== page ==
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  • loctv 1:35 pm on September 25, 2016 Permalink | Reply
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    Problem: Find the second rightmost bit in a number (1 line code) 

    Presented with the integer n, find the 0-based position of the second rightmost zero bit in its binary representation (it is guaranteed that such a bit exists), counting from right to left.

    Return the value of 2position_of_the_found_bit.

    Example

    For n = 37, the output should be
    secondRightmostZeroBit(n) = 8.

    3710 = 1001012. The second rightmost zero bit is at position 3 (0-based) from the right in the binary representation of n.
    Thus, the answer is 23 = 8.

    def secondRightmostZeroBit(n):
        return 2**(len(bin(n)[2:])-1-bin(n)[2:].rfind('0',0,len(bin(n)[2:])-(len(bin(n)[2:]) - bin(n)[2:].rfind('0')))) 
    

     

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    • Kevin Bui 11:42 am on October 11, 2016 Permalink | Reply

      There’s actually a way to do this with just pure bit-operations. First, n | (n+1) turns off the rightmost 0 bit (since we want to find the second rightmost). Then by negating that and AND’ing it with the number that’s +1 isolates the rightmost 0 bit:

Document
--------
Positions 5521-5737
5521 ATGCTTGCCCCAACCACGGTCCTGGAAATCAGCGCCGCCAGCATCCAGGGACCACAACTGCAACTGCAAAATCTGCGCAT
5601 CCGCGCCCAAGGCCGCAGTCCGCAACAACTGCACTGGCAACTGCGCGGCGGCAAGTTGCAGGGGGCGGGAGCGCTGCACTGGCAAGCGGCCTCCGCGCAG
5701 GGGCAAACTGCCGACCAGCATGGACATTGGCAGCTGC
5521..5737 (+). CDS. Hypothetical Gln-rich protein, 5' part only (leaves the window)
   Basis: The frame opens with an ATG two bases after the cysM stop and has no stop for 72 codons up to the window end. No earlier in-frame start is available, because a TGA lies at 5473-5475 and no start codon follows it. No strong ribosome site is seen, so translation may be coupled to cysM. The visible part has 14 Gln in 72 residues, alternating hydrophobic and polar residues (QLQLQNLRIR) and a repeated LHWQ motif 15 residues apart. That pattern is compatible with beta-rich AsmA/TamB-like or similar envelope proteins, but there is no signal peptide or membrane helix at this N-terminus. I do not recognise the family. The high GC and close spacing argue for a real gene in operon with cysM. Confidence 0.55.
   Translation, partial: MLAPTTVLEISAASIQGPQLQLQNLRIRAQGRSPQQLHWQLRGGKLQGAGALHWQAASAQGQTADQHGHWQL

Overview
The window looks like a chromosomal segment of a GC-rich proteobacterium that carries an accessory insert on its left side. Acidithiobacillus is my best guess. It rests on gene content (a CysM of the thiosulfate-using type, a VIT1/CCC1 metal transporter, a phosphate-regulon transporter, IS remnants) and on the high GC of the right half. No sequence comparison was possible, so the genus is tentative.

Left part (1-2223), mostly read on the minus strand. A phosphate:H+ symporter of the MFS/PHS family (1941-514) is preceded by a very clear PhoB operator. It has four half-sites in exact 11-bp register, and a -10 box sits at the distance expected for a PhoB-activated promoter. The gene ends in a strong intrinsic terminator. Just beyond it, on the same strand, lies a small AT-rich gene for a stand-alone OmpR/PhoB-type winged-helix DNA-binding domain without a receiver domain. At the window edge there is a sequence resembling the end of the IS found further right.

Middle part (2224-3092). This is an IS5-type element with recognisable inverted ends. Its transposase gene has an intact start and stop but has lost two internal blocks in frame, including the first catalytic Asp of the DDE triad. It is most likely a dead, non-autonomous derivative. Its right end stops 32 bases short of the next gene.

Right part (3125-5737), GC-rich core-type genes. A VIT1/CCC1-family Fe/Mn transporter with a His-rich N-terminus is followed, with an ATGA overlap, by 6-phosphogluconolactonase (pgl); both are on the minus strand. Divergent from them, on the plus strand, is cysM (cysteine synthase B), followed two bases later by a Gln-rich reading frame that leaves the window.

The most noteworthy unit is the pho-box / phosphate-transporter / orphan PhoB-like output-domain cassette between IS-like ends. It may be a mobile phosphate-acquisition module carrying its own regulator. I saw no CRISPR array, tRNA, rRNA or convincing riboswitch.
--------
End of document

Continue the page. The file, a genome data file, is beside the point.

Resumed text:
return (n | (n+1) + 1) & ~(n | (n+1))

      Example: (for 10110111 we want to get 01000000)

      n: 10110111
      n+1: 10111000
      n | (n+1): 10111111
      ~(n | (n+1): 01000000
      (n | (n+1) + 1: 11000000
      (n | (n+1) + 1) & ~(n | (n+1)): 01000000

    • loctv 10:20 am on October 12, 2016 Permalink | Reply

      Cool! I’m really bad at bit map manipulation, but I think this problem cant be solved with pure bit-operations like this, since the problem requires just one line of code and python does not have built-in flip bit operator.

    • Kevin Bui 11:29 am on October 12, 2016 Permalink | Reply

      Instead of the negate operator, you can substitue it with -n -1 since they’re equivalent, though more verbose 😦

    • loctv 11:46 am on October 12, 2016 Permalink | Reply

      Oops! my bad, it does have flip bit operator. Nice solution 🙂

  • loctv 1:15 pm on September 25, 2016 Permalink | Reply  

    Problem: Reverse the order of the bits in a given integer (1 line code) 

    Example

    • For a = 97, the output should be
      mirrorBits(a) = 67.

      97 equals to 1100001 in binary, which is 1000011 after mirroring, and that is67 in base 10.

    • For a = 8, the output should be
      mirrorBits(a) = 1.
    def mirrorBits(a):
        return int(''.join(list(bin(a)[2:])[::-1]), 2)
    

     

     
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